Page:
It was supposed to be a quick trip to Walmart. My son needed some things for his science project, so I threw on my shoes and said I’d be back in a few minutes.
“Wait,” said my wife, “I have a list.”
I looked on the counter, and sure enough there was a piece of paper with “Scotch Tape” and “Mechanical pencil erasers” written on it. I folded up the piece of paper and put in my pocket. No big deal.
On my way to the store my phone rang. Apparently my son had a cold sore and would like some over the counter medication. I hung up, and at the next red stop light I pulled out the piece of paper and added the item to the list.
While I was walking through the store collecting the handful of items my phone rang again. My wife had tried a new kind of shampoo and conditioner while out of town with her mom last weekend and wanted me to pick some up for her.
“Are you out?” I asked.
“Almost,” she said.
Translation: It doesn’t matter if I’m out or not, just get it.
I stood in Walmart’s hair care isle, phone stuck to my ear as she tried to describe the product she wanted. After a few minutes I located the desired products and put them in the cart. Just my luck, they didn’t have the regular size, so I had to purchase the larger size hoping that she liked the product enough to use it for awhile.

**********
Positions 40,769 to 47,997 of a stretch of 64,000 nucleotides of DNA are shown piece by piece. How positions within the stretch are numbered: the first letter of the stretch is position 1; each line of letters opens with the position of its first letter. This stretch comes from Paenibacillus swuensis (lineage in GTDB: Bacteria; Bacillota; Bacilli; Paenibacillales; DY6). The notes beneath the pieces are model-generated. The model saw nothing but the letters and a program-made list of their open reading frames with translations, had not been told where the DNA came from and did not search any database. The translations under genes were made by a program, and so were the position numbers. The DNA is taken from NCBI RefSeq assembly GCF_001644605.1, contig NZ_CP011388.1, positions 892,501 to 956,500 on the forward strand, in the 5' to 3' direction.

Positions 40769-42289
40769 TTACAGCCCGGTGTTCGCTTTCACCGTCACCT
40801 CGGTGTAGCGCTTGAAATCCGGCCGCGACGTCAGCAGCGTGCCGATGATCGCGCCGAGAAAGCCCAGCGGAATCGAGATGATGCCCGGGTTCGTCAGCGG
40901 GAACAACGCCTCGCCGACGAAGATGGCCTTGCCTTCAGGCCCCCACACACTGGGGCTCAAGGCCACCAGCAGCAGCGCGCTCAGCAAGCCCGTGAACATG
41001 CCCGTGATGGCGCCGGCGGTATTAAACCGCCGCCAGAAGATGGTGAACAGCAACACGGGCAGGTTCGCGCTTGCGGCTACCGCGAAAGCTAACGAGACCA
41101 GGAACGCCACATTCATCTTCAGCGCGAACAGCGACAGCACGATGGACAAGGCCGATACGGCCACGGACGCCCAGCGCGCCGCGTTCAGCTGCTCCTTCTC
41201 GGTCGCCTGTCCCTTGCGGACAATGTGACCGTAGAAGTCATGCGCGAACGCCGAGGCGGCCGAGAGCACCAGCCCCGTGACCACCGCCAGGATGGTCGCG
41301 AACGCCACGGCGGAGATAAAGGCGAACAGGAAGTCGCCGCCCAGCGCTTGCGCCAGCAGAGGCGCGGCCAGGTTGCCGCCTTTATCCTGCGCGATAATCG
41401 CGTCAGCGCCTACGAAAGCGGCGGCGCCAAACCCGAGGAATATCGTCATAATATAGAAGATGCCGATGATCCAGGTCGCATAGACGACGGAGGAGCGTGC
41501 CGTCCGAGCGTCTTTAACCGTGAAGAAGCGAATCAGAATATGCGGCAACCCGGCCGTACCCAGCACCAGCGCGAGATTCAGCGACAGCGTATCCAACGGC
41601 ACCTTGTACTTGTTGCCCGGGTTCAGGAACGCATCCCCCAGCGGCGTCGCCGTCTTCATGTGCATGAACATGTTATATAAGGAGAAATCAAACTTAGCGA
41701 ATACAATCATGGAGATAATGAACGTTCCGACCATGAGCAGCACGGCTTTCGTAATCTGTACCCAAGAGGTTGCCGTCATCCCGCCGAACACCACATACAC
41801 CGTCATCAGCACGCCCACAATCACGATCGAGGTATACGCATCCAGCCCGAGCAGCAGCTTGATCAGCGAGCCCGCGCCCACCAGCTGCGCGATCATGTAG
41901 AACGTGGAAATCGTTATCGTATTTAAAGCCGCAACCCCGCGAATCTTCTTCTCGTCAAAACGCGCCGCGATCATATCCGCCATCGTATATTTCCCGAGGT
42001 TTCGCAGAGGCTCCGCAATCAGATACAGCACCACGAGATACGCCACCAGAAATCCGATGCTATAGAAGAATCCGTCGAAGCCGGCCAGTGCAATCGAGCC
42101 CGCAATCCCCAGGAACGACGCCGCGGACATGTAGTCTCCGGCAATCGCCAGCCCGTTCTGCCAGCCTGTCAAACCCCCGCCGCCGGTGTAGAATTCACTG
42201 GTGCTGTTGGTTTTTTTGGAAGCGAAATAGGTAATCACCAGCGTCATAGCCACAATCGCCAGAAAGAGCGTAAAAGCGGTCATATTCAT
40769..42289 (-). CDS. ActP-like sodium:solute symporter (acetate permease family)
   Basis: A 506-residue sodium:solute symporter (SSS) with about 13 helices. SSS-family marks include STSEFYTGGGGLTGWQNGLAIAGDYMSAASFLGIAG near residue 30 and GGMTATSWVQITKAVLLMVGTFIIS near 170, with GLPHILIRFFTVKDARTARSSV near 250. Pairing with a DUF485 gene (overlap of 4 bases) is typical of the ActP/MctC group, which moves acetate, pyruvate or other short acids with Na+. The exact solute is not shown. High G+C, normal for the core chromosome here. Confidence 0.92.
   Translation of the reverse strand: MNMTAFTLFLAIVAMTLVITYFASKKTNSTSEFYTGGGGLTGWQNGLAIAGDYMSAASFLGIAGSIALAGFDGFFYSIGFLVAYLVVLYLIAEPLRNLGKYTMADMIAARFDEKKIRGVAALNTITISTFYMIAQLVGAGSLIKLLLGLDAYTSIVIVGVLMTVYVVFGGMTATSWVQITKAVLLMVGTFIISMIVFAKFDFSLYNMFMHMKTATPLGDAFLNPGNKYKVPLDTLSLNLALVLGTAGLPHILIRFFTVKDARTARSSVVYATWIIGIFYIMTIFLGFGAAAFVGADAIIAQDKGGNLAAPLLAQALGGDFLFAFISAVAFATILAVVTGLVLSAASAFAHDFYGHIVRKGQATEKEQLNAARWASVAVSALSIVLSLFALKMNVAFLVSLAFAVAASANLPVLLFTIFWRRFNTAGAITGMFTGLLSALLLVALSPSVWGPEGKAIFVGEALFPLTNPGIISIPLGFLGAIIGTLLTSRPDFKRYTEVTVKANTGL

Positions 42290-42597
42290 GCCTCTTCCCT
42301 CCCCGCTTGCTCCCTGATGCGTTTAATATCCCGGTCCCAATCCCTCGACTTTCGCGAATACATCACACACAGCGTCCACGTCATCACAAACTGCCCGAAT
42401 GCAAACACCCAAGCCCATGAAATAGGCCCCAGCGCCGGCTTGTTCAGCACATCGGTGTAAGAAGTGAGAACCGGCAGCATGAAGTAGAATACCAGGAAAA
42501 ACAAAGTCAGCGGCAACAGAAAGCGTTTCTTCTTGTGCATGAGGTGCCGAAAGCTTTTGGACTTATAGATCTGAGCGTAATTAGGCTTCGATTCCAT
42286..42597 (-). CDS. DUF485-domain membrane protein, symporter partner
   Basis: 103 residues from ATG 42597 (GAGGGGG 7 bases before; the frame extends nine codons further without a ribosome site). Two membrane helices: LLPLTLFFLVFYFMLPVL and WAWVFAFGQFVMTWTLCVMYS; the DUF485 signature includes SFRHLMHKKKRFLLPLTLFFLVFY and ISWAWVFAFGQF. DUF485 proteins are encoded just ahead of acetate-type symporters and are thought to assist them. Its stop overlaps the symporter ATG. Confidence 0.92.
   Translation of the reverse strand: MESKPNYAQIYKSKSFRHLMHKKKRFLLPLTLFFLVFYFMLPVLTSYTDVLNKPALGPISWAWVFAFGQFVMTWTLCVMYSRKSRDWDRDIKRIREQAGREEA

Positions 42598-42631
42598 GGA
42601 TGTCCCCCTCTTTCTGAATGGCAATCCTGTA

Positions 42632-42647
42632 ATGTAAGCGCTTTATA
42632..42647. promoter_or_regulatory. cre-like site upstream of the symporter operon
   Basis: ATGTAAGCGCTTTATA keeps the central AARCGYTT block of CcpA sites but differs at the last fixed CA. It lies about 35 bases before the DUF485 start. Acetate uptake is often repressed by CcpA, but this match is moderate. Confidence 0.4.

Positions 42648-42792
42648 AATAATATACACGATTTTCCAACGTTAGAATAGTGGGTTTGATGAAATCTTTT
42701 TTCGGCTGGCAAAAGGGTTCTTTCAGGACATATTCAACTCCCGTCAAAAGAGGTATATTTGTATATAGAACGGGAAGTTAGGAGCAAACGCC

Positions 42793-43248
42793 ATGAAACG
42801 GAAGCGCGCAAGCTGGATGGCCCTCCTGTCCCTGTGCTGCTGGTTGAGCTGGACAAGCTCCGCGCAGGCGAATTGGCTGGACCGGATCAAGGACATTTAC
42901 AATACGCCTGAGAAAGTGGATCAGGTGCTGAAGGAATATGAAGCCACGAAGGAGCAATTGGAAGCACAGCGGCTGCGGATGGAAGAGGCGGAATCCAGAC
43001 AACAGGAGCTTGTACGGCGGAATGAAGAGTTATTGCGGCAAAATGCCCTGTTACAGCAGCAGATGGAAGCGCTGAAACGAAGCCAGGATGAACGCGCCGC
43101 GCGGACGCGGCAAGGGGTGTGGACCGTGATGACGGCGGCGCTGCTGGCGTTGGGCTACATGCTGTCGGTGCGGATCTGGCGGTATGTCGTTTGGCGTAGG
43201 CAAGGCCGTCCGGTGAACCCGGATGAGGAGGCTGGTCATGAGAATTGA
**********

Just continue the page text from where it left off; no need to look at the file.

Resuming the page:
Finally heading to the checkout counter, my phone buzzed with an incoming text message.
“I sure am in the mood for an apple crisp.”
Detour to the produce section to pick up some apples, then to the freezer section for some whipped topping. I thought I had the rest of the needed ingredients at home. Well, I hoped I had them anyway.
Pushing my cart out of the store, I looked at my receipt, recreated below for your reading pleasure:
- Apples $4.13
- Whipped topping $0.94
- Erasers $1.64
- *PH Leveler $3.54
- *PH Testing Strips $4.98
- Cold Sore Medication $5.48
- Tape $0.97
- Shampoo $5.97
- Conditioner $5.97
The two items with the ‘*’ next to them are the items I was originally going to the store to purchase. I went from getting 2 items for $8.52 to getting 9 items for $33.62.
These middle of the week trips to the store are outside our normal grocery shopping budget, so the money spent usually comes out of the funds for the following weekend. They circumvent our normal need analysis and list process that ensures we stay on budget. What I’ve finally learned is that we need a budget bucket for these sort of trips. Then, if we need to make a run to the store, we need to discuss what else we need and make sure we stay within the confines of the allocated amount.
Most of all, I need to learn to not answer my phone while at the store.
How do you handle middle of the week trips to the store? Have you ever been at either end of a series of phone calls as described in this post?
Brought to you courtesy of Brock
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